Peter Kamlongera, the TuksRag chairperson, was the first to speak and dealt with “the various students needs that exist based on different factors such as cultural backgrounds, income levels [and] gender.” Kamlongera also addressed the need for student mobilisation. He explained that part of the discussion’s aim was to remind “students of their individual moral obligations to better their communities as a whole through a mobilised movement”. Anthonieta Boni, a Legal Shebeen representative who attended the discussion, said that what did come out of the discussion was that “there is a great responsibility on us as students to engage more in community programs aimed at bettering the lives of our fellow students.” Boni added that during the discussion UP’s constitution was questioned as to whether the constitution “represents students holistically or if it only represents a particular group.”


The second presentation was done by Raphael Chitambira, a co-director of the Legal Shebeen. Chitambira spoke about “the statutory considerations and hindrances that should be taken into account when addressing community engagement and student needs.” Chitambira said that “when TuksRag approached us to give a legal perspective on the issue of community engagement and social consciousness, we were naturally inclined to assist them.”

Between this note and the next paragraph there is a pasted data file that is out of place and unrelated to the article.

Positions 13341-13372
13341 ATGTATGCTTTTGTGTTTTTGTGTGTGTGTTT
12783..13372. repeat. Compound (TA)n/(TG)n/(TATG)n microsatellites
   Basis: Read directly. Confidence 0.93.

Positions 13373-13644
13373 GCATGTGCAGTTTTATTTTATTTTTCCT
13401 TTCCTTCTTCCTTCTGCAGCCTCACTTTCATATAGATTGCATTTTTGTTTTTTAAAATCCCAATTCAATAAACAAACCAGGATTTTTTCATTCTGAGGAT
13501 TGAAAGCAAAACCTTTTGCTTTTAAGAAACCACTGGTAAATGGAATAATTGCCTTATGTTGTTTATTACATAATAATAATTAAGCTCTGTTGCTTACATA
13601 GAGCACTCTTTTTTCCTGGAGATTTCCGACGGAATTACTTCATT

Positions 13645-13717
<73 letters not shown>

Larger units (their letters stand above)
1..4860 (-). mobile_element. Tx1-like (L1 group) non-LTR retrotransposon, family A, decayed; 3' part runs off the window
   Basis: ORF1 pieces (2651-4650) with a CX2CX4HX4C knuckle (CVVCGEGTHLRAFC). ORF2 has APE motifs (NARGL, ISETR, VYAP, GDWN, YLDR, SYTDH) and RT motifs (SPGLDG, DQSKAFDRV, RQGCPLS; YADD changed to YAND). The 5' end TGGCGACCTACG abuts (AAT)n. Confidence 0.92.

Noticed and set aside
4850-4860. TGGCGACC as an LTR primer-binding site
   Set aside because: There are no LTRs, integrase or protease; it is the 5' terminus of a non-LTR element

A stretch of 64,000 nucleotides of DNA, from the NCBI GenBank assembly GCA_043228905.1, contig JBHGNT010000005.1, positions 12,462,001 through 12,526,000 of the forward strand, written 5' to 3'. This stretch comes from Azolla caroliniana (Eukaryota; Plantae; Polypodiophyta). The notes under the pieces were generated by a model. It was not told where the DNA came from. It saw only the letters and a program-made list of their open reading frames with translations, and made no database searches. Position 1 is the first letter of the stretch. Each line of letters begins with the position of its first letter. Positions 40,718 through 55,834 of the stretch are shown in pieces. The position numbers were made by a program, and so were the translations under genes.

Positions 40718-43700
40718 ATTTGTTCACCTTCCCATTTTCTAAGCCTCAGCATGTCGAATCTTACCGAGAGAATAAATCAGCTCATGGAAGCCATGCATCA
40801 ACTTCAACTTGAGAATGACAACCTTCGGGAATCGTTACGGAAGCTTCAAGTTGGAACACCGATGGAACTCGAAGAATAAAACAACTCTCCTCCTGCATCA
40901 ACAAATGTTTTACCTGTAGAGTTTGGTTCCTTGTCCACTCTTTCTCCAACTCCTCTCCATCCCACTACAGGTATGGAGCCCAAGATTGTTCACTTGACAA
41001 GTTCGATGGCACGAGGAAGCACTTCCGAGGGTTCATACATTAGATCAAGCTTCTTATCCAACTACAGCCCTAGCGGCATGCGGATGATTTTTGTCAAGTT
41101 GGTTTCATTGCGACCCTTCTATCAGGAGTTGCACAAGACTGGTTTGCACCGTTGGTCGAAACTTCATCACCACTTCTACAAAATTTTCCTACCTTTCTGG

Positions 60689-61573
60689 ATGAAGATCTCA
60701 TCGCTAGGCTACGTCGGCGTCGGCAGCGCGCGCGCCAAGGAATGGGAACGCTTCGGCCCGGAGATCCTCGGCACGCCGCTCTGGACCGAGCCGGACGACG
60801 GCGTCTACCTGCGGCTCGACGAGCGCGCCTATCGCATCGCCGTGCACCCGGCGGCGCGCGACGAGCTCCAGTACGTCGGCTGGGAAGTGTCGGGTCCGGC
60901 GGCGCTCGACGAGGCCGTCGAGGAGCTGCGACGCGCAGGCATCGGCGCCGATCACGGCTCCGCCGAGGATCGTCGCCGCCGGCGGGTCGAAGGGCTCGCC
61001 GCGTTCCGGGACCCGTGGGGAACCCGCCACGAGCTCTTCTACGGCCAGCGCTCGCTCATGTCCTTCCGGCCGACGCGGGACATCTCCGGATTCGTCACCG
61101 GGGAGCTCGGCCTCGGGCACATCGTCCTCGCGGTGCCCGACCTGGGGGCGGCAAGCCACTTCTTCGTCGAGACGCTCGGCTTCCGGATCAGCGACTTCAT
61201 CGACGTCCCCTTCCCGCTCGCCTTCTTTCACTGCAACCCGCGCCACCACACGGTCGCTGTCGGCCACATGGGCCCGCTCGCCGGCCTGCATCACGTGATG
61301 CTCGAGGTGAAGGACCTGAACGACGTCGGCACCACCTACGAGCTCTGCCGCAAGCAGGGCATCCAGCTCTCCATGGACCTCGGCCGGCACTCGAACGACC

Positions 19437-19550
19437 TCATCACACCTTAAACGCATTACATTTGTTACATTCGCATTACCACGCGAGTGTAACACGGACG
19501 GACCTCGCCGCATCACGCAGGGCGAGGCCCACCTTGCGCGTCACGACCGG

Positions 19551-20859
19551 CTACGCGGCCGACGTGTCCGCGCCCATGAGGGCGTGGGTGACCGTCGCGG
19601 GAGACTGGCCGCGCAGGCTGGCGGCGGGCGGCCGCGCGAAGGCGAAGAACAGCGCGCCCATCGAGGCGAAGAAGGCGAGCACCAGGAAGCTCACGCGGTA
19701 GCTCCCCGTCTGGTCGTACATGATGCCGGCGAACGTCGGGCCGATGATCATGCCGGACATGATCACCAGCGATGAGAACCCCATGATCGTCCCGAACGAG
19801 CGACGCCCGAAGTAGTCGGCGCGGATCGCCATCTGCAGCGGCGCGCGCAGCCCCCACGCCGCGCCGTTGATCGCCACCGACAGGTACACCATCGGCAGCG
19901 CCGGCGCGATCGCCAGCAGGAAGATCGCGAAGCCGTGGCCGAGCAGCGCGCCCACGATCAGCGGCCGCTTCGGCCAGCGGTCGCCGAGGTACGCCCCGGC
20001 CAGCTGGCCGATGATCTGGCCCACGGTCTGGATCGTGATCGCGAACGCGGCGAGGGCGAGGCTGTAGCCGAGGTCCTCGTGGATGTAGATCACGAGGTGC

The last speaker was Gernia van Niekerk, from the Department of Community Engagement, who spoke to students about UP’s current initiatives that address student needs and about their approach to community engagement. Van Niekerk explained what the idea of “charity starts at home” means and the importance of charity starting at home. From the people that Perdeby spoke to, most felt that the discussion had a positive outcome despite the poor turnout. However Simphiwe Madungandaba, third-year LLB student who went to the discussion, thought that it was relatively progressive but “felt that there was a lack of representation, that the audience was not a true representation of the student population.”


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